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Vision Zero: De Blasio Administration Announces 2020 Major Projected Bicycle Lane Projects in Brooklyn

January 29, 2020

Part of Green Wave plan to create 30 miles of protected bicycle lanes citywide this year

NEW YORK—The de Blasio Administration today announced the 2020 protected bike lane projects in Brooklyn. This year’s new lanes will include the extension of protected lanes along 4th Avenue north to Barclays Center and along Meeker Avenue in Williamsburg, connecting the Williamsburg Bridge to the new Kosciusko Bridge bike path.  This is part of the Mayor’s Green Wave plan, which will create more than 30 miles of protected bike lanes citywide this year.

“I can’t imagine a better place to kick off this year’s Green Wave than my beloved Brooklyn,” said Mayor Bill de Blasio. “We’re redoubling our efforts to protect cyclists, and New Yorkers can expect to see many more protected bike lanes across the city this year.”

“We are continuing to expand the protected bike lane network across Brooklyn to better accommodate cyclists,” said Deputy Mayor Laura Anglin. “We know protected bike lanes are key to making city streets safer for everyone on the road.”

“Brooklyn had a tough year for Vision Zero in 2019, so that is why we are here at the base of the Brooklyn Bridge to announce our plans for protected bike lanes in this new year,” said DOT Commissioner Polly Trottenberg.  “With the Mayor’s leadership, we are bringing a laser focus to this borough, with a record number of protected bike lanes coming to a range of neighborhoods.  Protected bike lanes make streets safer for everyone, and we have heard such great feedback on the work we did creating new protected lanes along 4th Avenue last year.  As a Brooklynite, I am especially pleased to announce that in 2020, we will finish the job.”

As part of the Mayor’s Green Wave plan, the Department of Transportation has committed to building 30 miles of new protected bike lanes citywide in 2020. At least ten of those miles will be in Brooklyn, including the following planned projects:

  • 4th Avenue, Park Slope/Gowanus
  • Flatbush Avenue, Prospect Park/Brooklyn Botanic Garden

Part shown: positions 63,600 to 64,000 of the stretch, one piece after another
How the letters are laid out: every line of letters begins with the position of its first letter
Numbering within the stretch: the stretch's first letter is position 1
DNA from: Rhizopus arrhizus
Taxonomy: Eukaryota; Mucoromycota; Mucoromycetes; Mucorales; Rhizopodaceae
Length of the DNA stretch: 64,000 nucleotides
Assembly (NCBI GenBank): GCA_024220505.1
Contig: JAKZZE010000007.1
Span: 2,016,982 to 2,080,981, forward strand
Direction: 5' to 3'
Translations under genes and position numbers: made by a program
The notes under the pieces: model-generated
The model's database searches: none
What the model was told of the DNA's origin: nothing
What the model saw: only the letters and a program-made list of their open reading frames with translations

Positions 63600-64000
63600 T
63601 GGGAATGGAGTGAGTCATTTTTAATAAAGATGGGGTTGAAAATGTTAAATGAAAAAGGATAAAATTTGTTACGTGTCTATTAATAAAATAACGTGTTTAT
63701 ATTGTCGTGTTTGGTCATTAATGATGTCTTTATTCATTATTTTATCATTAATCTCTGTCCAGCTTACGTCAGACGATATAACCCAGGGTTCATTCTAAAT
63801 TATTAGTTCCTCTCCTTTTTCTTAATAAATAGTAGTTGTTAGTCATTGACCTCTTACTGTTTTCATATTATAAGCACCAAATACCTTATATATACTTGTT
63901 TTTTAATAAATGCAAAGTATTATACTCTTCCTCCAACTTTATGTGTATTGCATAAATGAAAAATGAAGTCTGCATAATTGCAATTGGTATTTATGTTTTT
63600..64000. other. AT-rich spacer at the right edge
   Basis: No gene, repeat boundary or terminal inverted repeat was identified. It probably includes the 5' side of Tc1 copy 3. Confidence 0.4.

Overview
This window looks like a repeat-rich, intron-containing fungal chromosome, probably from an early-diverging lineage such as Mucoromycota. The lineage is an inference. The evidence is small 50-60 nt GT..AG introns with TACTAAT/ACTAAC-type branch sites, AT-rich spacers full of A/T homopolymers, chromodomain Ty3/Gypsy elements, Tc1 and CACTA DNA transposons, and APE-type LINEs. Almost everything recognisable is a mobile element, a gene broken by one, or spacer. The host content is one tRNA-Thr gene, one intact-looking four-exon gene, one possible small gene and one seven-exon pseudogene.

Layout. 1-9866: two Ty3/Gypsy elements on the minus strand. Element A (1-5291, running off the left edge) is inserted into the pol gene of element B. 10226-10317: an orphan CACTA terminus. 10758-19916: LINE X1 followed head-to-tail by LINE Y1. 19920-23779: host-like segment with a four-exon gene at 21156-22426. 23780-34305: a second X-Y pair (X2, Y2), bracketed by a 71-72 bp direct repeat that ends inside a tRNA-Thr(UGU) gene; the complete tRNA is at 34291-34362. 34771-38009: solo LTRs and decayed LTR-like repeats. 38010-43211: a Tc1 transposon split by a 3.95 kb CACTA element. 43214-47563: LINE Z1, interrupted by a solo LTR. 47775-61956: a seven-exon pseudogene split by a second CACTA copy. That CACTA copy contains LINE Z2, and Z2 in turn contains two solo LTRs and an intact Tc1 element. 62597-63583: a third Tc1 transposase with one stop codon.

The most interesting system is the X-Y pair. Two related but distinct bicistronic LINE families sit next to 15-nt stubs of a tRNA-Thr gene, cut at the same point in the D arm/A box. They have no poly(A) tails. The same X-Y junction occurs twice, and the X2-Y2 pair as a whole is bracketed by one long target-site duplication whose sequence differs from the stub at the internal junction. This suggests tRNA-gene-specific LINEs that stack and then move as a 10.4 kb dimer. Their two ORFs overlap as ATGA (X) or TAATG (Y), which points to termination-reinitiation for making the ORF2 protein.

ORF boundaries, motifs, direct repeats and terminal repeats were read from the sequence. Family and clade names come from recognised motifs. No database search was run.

• Ft. Hamilton Parkway, Windsor Terrace
  • Franklin Street (Greenway), Greenpoint
  • Meeker Avenue, Williamsburg/Greenpoint
  • Navy Street, Downtown Brooklyn
  • Remsen Avenue, Canarsie
  • Smith Street, Downtown Brooklyn

DOT today released its Vision Zero data about one of its major projects completed in 2018 in Gerritsen Beach, Brooklyn. A single mile of Gerritsen Avenue, Gerritsen Beach’s major thoroughfare, had four speeding related fatalities alone from 2007 to 2016.

Starting in 2017, DOT added a two-way protected bicycle lane and installed other major safety improvements, including pedestrian refuge islands, new bus stops and enhanced crossings which have dramatically improved safety. The corridor has had no fatalities since DOT began its transformational work, with the annual number of crashes declining by 54 percent.
Representative Nydia M. Velázquez: "Our City has seen an unacceptable and tragic loss of life from cyclists hit by vehicles over the last few years. Clearly more must be done to improve safety. I stand ready to work with NYC DOT, the Mayor and all elected officials in identifying meaningful solutions that make our streets safer for pedestrians, cyclists and motorists alike. This requires a multipronged approach that will include more protected bike lanes, pedestrian refuges and other innovative solutions."

“Last year was the deadliest year for cyclists in decades, and unfortunately the epicenter of the crisis was Brooklyn. We need to make aggressive, rapid investments in street safety to stem the tide of deaths and injuries throughout the five boroughs, and ensure all can move around our city safely. I am heartened to see the DOT implementing street safety infrastructure projects our office has long advocated for, including a protected bike lane along Flatbush Avenue in Prospect Park and on Navy Street in Downtown Brooklyn, as well as along other arterial roadways where most injuries and fatalities occur. We must act swiftly to ensure needed public safety measures are equitably deployed in every corner of our city,” said Brooklyn Borough President Eric Adams